This is a great example of McCall's willingness to keep his eyes downfield when the scramble drill starts, something we'll talk about more in a minute. Because of the pursuit though, he's unable to set his feet and he throws high. It's a difficult angle on the move, but it's a definite miss

McCall is generally good at minimizing the need for these types of throws because he doesn’t get in a hurry very often. One of the chief critiques of Brennan Armstrong was how quickly his eyes would come down when the pocket started to collapse. McCall can run, but rarely does he look to run. As mentioned, he’s much better at keeping his eyes downfield and elevating in the pocket. That comfort in the pocket is a big strength for him as well, as you might expect from a quarterback who has played 35 years of college football. 

This is a QB run out with a snag concept, which is designed to stress the flat defender horizontally. It ends up being man coverage, so the play is in trouble at that point, but running this with jet motion helps create a natural pick that can still open the underneath route. App State defends this very well, switching these routes off at the mesh point. McCall doesn't like the picture as a result, so he looks to run, but he keeps his eyes up and finds his guy coming back toward the ball. It ends up being a touchdown on a play that was essentially dead before the scramble drill started.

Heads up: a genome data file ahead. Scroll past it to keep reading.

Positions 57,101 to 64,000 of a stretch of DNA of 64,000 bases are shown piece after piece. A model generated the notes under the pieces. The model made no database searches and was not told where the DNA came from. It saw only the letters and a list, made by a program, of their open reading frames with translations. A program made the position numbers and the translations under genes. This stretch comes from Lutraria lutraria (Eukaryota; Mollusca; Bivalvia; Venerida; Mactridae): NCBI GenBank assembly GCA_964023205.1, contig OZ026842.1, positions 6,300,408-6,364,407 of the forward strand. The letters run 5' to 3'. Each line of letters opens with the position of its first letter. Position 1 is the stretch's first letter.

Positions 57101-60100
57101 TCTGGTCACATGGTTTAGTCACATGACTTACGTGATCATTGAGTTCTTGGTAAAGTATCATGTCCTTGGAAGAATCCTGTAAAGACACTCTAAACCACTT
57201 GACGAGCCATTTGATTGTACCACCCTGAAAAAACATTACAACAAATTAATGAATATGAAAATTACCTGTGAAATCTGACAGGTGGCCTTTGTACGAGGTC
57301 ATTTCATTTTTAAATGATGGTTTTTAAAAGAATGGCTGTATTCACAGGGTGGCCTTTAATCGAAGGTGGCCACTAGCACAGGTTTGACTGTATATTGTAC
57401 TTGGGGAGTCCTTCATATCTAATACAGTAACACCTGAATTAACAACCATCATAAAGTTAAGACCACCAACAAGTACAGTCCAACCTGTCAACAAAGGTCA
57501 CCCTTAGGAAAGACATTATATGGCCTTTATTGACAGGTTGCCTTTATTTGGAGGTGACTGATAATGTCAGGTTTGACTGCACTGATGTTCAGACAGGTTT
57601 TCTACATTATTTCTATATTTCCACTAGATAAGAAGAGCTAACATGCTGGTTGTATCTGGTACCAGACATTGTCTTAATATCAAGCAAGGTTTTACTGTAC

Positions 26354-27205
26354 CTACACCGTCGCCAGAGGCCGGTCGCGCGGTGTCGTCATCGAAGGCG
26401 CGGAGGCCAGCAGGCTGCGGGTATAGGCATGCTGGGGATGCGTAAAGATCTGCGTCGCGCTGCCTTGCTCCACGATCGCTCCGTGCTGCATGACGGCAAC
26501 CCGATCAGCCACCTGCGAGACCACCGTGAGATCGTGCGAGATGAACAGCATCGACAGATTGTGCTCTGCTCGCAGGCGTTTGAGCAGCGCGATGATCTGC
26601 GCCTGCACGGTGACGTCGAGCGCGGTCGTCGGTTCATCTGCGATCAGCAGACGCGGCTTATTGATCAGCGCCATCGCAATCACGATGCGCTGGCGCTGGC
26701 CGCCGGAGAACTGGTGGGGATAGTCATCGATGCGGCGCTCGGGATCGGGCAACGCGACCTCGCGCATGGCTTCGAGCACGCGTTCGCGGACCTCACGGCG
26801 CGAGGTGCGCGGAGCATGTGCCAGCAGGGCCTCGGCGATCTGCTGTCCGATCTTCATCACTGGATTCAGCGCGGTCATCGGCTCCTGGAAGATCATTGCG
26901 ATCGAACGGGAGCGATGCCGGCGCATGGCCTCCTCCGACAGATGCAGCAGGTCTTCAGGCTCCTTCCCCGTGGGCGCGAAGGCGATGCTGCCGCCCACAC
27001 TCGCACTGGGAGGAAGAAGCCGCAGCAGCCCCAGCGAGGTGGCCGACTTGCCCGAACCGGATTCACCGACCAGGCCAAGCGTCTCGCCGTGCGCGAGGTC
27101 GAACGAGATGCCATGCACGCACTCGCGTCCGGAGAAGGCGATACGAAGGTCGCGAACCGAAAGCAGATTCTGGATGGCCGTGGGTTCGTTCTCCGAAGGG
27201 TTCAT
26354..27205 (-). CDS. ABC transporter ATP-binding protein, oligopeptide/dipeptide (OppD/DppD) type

There is a lot of this on tape.

Coastal's offensive line was kind of mediocre in pass protection. McCall doesn't like the front side picture here and there are guys in his grill pretty quickly. He actually does a really good job climbing in the pocket and working his eyes to the back side, and while the pocket collapses too fast for him to reset, getting his eyes to the back side allows him to find some funny business. This kid, or adult I guess, does not get sped up very often.